Sisters of Delta Sigma Theta sorority were racially profiled by police and restaurant workers at a Bahama Breeze restaurant. The group was targeted even though no crime was committed.
According to the police report, one woman (not a sorority member) who was dining with them in Orange Village, Ohio, threatened to leave the restaurant without paying after waiting almost 30 minutes for her bill.
The woman did in fact wait and pay her tab, but the police were called anyway and stood and waited to make sure the rest of the group — which was spread out among multiple tables as there were about 40 people — paid. An unnamed female manager reportedly made the call to police, who arrived at about 8:30 pm and stayed at the restaurant for an hour.
Also citing the police report, Cleveland.com reported that the manager said the group became irritated and caused a “disturbance” while waiting for their checks. They also reportedly directed foul language at the manager.
“Police were standing there to make sure everyone paid, which we felt was racial profiling,” Chante Spencer, a member of the sorority, told Cleveland.com. (Spencer emphasized that she was speaking as a Bahama Breeze customer and not on behalf of Delta Sigma Theta.)
Spencer also denied that anyone threatened to leave without paying.
Delta Sigma Theta is a historically Black sorority whose members include former Attorney General Loretta Lynch. According to Cleveland.com, patrons included “a doctor, a judge, educators and other professionals from the Cleveland area.”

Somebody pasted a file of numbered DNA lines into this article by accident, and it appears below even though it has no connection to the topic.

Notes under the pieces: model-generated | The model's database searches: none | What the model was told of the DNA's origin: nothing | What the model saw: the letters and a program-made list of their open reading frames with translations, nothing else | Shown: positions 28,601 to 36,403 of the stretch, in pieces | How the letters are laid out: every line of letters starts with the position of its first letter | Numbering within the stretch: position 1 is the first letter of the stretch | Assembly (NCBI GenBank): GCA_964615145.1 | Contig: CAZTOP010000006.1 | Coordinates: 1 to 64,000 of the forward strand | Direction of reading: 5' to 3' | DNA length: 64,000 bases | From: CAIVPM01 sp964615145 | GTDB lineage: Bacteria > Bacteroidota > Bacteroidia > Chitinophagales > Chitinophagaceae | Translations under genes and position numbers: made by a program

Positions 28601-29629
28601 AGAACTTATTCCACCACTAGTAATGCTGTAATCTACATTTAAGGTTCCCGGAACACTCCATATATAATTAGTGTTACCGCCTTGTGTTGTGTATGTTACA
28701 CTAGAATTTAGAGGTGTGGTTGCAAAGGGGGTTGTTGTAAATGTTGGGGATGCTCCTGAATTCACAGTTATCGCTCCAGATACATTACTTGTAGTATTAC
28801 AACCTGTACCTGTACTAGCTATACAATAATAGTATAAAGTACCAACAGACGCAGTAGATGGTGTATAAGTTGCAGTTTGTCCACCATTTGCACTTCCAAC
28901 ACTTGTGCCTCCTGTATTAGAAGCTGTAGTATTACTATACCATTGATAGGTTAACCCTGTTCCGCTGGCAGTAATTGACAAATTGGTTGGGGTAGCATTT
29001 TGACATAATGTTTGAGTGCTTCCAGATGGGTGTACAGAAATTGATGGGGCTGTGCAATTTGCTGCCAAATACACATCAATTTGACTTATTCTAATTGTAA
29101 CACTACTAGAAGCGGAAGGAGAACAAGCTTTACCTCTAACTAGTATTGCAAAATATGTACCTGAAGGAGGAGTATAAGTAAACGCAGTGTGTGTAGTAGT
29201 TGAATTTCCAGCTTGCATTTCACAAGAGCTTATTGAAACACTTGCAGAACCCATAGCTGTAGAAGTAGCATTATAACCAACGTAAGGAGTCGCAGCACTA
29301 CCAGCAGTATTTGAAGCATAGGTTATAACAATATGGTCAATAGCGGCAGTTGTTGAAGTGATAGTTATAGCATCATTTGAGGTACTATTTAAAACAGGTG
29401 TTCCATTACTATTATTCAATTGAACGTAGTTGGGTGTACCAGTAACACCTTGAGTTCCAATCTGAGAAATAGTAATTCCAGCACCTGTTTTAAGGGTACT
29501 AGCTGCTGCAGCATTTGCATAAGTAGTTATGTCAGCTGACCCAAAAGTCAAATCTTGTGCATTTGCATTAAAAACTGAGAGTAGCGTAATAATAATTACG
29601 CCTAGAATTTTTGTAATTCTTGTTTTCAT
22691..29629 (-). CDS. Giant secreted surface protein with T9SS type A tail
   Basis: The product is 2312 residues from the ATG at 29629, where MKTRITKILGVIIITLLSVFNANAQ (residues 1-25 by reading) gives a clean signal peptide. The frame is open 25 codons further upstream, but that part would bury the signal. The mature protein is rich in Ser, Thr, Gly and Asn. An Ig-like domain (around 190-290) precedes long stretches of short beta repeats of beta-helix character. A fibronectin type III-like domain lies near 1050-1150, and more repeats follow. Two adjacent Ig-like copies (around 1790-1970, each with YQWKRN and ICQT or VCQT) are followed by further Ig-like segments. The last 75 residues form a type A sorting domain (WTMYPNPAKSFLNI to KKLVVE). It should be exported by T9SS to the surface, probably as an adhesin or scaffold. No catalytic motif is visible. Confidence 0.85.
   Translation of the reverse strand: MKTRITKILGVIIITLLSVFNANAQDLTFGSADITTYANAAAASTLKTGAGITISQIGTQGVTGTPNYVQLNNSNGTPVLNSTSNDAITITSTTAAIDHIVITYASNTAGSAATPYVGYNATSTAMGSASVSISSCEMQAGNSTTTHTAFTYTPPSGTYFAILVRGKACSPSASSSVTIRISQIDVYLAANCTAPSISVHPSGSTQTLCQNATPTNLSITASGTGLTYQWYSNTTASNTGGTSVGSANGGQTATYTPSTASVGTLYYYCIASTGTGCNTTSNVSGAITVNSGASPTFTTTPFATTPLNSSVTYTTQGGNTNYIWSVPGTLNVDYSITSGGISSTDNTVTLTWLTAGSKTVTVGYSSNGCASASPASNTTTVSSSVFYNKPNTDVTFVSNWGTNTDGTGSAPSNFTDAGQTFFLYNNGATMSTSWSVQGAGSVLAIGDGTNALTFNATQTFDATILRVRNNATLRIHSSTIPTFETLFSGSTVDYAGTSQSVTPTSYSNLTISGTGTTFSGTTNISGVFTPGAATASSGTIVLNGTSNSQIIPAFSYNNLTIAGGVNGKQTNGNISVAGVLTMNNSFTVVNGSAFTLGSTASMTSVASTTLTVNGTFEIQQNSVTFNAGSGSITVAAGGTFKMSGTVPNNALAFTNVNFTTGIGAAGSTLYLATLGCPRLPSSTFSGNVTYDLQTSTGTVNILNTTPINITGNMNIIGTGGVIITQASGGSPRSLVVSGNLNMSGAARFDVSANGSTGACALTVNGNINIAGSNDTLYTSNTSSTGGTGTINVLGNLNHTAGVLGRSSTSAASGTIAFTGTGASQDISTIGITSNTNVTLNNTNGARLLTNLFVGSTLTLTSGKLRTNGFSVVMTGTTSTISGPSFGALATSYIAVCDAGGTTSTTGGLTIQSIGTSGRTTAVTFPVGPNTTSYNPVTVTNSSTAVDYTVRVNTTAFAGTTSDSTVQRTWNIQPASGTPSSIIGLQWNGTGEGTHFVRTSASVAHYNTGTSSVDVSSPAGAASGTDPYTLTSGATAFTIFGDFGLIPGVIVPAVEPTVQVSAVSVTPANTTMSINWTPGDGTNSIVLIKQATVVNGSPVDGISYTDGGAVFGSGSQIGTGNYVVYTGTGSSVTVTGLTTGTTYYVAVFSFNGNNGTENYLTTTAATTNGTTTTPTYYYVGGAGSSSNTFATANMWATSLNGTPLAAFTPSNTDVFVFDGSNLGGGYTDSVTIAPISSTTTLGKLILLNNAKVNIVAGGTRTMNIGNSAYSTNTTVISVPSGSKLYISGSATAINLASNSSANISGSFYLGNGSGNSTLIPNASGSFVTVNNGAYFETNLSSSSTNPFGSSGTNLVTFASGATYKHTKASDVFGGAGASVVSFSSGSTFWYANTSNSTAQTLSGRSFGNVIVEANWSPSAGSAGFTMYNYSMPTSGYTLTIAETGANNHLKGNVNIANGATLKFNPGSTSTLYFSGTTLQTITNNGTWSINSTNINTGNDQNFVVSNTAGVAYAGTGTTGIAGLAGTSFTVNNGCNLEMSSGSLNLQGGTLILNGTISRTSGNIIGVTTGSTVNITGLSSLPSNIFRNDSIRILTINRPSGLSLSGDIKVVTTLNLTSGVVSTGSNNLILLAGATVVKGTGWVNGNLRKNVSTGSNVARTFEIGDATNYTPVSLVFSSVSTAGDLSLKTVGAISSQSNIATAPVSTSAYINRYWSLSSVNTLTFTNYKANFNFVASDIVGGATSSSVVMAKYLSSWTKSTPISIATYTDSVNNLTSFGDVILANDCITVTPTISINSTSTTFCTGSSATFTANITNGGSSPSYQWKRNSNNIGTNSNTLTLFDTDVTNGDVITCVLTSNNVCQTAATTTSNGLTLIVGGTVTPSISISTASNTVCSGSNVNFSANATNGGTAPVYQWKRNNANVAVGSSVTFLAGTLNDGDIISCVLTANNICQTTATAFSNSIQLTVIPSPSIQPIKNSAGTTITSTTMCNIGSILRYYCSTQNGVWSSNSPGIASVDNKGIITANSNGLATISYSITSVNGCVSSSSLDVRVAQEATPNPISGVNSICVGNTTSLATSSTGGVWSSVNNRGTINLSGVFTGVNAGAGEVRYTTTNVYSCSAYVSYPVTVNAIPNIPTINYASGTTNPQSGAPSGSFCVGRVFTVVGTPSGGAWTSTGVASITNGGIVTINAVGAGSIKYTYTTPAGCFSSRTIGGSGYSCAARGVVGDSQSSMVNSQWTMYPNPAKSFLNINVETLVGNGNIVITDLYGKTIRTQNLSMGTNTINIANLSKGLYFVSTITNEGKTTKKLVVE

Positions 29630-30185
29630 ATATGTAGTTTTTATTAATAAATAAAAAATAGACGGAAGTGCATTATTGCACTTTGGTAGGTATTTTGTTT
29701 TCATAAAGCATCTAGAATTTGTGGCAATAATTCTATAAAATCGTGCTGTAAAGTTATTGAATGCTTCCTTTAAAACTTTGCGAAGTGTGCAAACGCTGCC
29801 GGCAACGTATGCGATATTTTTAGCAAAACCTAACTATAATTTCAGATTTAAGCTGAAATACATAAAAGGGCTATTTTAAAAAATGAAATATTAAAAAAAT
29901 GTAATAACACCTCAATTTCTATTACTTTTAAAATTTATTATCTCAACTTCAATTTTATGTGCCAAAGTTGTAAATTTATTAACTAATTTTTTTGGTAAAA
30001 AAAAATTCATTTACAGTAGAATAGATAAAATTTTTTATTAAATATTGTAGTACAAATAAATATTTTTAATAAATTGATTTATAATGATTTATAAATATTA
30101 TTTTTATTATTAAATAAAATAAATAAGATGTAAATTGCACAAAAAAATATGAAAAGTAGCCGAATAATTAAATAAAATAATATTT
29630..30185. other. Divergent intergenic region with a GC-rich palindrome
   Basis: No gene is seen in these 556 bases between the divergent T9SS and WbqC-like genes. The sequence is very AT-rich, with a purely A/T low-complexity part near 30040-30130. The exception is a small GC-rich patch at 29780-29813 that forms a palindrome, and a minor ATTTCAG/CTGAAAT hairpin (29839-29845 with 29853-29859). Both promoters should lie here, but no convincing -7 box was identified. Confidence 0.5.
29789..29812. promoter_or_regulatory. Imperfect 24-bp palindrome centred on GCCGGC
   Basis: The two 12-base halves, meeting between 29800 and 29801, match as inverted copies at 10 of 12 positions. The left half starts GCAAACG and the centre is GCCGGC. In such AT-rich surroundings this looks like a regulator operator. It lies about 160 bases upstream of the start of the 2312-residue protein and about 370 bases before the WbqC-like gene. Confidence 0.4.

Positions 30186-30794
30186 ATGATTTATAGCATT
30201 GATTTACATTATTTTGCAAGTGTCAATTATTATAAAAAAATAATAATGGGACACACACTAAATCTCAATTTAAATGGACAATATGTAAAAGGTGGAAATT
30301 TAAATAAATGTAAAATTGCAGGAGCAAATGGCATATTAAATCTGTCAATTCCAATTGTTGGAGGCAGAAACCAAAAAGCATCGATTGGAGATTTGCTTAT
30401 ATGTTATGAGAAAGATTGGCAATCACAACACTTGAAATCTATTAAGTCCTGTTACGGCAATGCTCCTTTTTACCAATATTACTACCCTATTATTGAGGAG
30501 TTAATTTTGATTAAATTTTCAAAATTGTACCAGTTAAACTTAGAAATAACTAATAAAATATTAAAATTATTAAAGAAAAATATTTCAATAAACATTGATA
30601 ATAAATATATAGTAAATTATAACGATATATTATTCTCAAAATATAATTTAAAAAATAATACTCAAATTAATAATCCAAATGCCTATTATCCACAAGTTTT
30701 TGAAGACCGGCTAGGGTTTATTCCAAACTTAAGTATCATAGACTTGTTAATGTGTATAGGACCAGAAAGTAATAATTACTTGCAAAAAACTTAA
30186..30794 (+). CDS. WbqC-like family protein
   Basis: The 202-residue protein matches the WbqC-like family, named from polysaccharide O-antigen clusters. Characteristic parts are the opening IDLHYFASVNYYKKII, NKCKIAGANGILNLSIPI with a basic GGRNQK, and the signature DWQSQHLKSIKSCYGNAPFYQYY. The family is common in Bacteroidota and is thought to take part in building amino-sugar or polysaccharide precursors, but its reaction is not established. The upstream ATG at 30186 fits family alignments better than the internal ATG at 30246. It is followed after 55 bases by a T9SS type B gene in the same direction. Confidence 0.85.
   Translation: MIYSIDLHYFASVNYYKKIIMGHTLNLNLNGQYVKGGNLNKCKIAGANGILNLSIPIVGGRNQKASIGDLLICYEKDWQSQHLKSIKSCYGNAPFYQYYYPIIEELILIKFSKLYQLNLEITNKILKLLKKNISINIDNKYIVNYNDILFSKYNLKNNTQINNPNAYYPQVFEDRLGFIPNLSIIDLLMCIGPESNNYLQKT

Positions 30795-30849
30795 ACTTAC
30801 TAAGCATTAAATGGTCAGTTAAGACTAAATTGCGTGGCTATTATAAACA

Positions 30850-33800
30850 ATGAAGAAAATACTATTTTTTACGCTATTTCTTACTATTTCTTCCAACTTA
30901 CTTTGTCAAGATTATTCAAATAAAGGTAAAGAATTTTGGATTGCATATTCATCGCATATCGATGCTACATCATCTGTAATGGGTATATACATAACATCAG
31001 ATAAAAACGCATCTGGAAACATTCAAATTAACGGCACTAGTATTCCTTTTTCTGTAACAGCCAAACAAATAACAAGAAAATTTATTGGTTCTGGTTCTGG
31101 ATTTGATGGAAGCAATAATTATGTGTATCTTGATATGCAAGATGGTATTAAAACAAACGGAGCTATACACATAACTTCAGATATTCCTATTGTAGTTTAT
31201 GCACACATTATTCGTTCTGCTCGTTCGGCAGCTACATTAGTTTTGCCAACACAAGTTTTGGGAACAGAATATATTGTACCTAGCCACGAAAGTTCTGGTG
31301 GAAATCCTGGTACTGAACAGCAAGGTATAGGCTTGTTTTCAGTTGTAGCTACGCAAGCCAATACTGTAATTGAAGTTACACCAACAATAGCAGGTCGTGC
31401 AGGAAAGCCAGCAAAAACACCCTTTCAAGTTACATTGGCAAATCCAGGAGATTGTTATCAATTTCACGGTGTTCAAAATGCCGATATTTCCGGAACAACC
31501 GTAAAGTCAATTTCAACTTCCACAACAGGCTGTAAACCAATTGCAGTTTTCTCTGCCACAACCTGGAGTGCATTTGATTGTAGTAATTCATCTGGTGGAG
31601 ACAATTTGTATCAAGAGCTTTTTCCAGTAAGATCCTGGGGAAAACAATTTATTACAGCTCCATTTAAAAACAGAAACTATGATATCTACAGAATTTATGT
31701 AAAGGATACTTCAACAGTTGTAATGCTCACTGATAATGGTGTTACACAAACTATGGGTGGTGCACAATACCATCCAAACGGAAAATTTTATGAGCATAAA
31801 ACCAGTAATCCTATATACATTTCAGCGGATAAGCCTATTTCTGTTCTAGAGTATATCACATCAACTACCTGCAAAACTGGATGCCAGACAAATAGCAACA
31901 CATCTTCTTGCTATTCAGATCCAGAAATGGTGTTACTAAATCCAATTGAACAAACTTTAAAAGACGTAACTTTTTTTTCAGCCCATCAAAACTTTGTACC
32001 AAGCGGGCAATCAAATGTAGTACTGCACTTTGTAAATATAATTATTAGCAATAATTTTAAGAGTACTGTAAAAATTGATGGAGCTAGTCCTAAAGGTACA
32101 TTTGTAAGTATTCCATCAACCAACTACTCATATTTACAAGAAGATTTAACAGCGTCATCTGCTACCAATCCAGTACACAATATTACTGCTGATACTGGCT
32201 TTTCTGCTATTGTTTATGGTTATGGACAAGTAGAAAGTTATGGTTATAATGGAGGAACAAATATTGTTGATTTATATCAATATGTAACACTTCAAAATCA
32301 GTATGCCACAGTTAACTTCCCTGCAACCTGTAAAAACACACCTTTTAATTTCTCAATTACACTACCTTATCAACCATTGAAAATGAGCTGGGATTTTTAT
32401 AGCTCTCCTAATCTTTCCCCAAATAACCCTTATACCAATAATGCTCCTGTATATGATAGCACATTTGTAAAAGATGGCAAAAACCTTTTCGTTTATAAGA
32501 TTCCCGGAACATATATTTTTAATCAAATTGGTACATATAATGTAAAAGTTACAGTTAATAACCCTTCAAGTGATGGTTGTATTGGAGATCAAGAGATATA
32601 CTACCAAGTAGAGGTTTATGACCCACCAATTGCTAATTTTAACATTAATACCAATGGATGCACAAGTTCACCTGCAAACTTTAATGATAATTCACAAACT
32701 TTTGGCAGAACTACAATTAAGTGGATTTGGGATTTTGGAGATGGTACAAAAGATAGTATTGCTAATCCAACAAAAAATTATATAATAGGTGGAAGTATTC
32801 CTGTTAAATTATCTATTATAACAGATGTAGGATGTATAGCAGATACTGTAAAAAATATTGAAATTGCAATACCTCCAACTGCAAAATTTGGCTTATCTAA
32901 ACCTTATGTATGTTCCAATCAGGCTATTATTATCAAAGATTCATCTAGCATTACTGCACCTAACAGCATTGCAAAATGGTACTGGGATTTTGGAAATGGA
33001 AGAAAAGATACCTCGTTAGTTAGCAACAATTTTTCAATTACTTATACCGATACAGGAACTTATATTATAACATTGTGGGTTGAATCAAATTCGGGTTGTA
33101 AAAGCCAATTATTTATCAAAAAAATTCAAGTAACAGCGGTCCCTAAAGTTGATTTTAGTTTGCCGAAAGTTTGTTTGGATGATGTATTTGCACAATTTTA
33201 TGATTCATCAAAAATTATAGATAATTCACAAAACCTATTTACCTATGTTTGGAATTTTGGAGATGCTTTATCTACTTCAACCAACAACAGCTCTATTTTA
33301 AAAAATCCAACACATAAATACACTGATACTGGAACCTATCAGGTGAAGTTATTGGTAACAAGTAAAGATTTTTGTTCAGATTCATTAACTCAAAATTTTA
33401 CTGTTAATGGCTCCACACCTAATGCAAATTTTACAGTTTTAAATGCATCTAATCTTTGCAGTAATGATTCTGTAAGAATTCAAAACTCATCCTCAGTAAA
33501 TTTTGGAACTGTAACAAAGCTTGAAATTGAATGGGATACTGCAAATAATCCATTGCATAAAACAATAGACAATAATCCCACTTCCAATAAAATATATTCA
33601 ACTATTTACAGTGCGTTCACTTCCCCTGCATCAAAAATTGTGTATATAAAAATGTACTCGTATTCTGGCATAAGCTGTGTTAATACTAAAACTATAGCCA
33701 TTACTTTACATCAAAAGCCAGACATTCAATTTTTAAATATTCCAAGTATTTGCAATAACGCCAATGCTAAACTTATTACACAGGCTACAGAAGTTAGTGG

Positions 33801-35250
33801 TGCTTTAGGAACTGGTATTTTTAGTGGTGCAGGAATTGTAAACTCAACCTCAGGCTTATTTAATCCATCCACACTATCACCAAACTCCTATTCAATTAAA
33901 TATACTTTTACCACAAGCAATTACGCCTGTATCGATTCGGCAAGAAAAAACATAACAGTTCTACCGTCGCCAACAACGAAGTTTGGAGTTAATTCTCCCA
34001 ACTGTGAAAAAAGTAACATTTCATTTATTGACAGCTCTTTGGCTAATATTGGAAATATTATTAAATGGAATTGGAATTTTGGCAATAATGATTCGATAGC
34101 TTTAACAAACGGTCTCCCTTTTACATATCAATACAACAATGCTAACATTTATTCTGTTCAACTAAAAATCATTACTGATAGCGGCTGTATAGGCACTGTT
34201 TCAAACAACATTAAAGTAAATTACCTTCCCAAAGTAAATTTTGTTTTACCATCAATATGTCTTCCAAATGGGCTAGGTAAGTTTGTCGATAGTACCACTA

Bahama Breeze is part of the Darden company, which includes a multitude of restaurants throughout the country: LongHorn Steakhouse, Olive Garden, Eddie V’s Prime Seafood, The Capital Grille, Seasons 52, Yard House and Cheddar’s Scratch Kitchen. Darden’s leadership consists of 19 people, of which only two are women and almost everyone is white.
Rich Jeffers, Darden’s senior director of communications, told Cleveland.com that they invited the women back to the restaurant “in order to provide an exceptional Bahama Breeze experience.”
Rather than an invite back to the restaurant, though, Spencer told the website she would like to see change.
“I am hoping that Bahama Breeze looks at this very carefully and alters policies and does some more training,” she said. “You cannot make assumptions that people are going to commit a crime based on how they look.”
Perhaps Bahama Breeze should have looked at this about a decade ago.
In 2009 the very same location settled a racial harassment lawsuit for $1.26 million. The Equal Employment Opportunity Commission filed the suit in 2008 on behalf of 37 Black workers from that location who said they were harassed and subjected to racial slurs by managers, who also denied the employees breaks and made fun of them.